10 thoughts on “Back to School: The Bedtime Routine Edition

  1. Dan. Doesn’t. Understand. Loving. Reading.

    Back the truck up; that went by too fast. This is a thought that is completely, utterly, totally incomprehensible to me. I married a man who is more of a bibliophile than I am. We are both a little put out that Liam seems to favor math over reading (he CAN read; he dislikes reading for pleasure).

    Wow. I just don’t even know where to go with that.

    • Dan doesn’t read for *relaxation*. He loves books and loves to read; he doesn’t do it that often though (and he goes back time and again to LOTR).

      Dan would rather chill in front of the television to relax. Or, uh, you know. That interactive activity with me to relax.

      Reading to me means: day is done. It’s a signal to my brain and my body that I can sit still and uninterrupted, and then I can go to sleep. I’m not sure what it signals to Flora. She does read herself to sleep though.

  2. Studies have shown that reading is relaxing, so there ya go. Science and all.

    We started enforcing the school year bedtime about two weeks ago. I also started waking the kids up earlier; they’ll both be getting up around 7 this year, and it’s going to be a shock to both of them, even though The Oldest has been doing it for two years. He’s also discovered that teenaged knack of sleeping until 11. In the morning.

    Hang in there. I agree about turning off the TV — I try to do it, too. The yoga’s a great idea! But we do play board games from time to time. It’s fun quality time, and we don’t get hung up on winning or losing. It’s all in the fun of the experience. Or so I try to model…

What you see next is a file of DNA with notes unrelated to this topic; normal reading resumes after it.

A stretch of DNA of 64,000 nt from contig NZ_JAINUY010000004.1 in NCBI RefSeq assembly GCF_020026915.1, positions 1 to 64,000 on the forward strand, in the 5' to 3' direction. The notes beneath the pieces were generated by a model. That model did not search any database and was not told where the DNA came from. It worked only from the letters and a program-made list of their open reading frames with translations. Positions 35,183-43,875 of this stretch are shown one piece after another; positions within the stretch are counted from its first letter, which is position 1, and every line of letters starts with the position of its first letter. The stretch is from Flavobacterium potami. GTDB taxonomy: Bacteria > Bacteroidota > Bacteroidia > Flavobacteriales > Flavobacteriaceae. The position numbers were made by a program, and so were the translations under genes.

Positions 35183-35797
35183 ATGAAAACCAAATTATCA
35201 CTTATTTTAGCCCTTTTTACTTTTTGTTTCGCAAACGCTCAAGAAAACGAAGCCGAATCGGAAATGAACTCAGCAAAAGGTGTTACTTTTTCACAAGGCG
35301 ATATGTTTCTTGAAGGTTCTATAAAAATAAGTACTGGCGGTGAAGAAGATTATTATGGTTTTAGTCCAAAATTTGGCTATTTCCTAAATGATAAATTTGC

3. Our bedtime activities require a shower, a snack , and then upstairs to brush teeth and have a story. That story time is crucial for the 8-year-old. Neither he or I are yoga fans. But if that is what works in your house, more power to you. I do like the idea of splitting the nights up so everyone has what they like.

  4. What a wonderful negotiation with Flora. We need to implement some sort of calm down ritual before bed…it’s SO HECTIC because my young babies really need to be going to bed at 7, but Corey only gets home at 6 so we try to squeeze eating, DADDY’S HERE!!!!!!!, tidying up, and calming down all in one hour.

    • I’m still trying to get the youngest down no later than 8.

      As far as Flora: I’m trying with all my kids to take the time and talk about how they are feeling, and help them resolve things like anger, sadness, or frustration. Sometimes we have this “my kids should just be happy” attitude. But if we take some time to talk about their “bad” feelings, empathize with them, and then problem solve, it does wonders for them.

  5. Good for you. My boys have had the same rules for the most part, though now bedtime is 10 and we’re going to shut off the internet at 11. Tay will spend all night watching movies and be late for class. We have a new foreign exchange student and she seems both tractable and studious, which I hope wears off on him. Kenzie is gone to college and will have to make his own bedtime routine. I think the relaxation before bed is essential, and most of the current sleep research bears that out. Keep working on those negotiating skills with the girls, too-I have found that after doing things the same way for a while the kids ended up going along with the program. Except for the oldest, but she was…unique.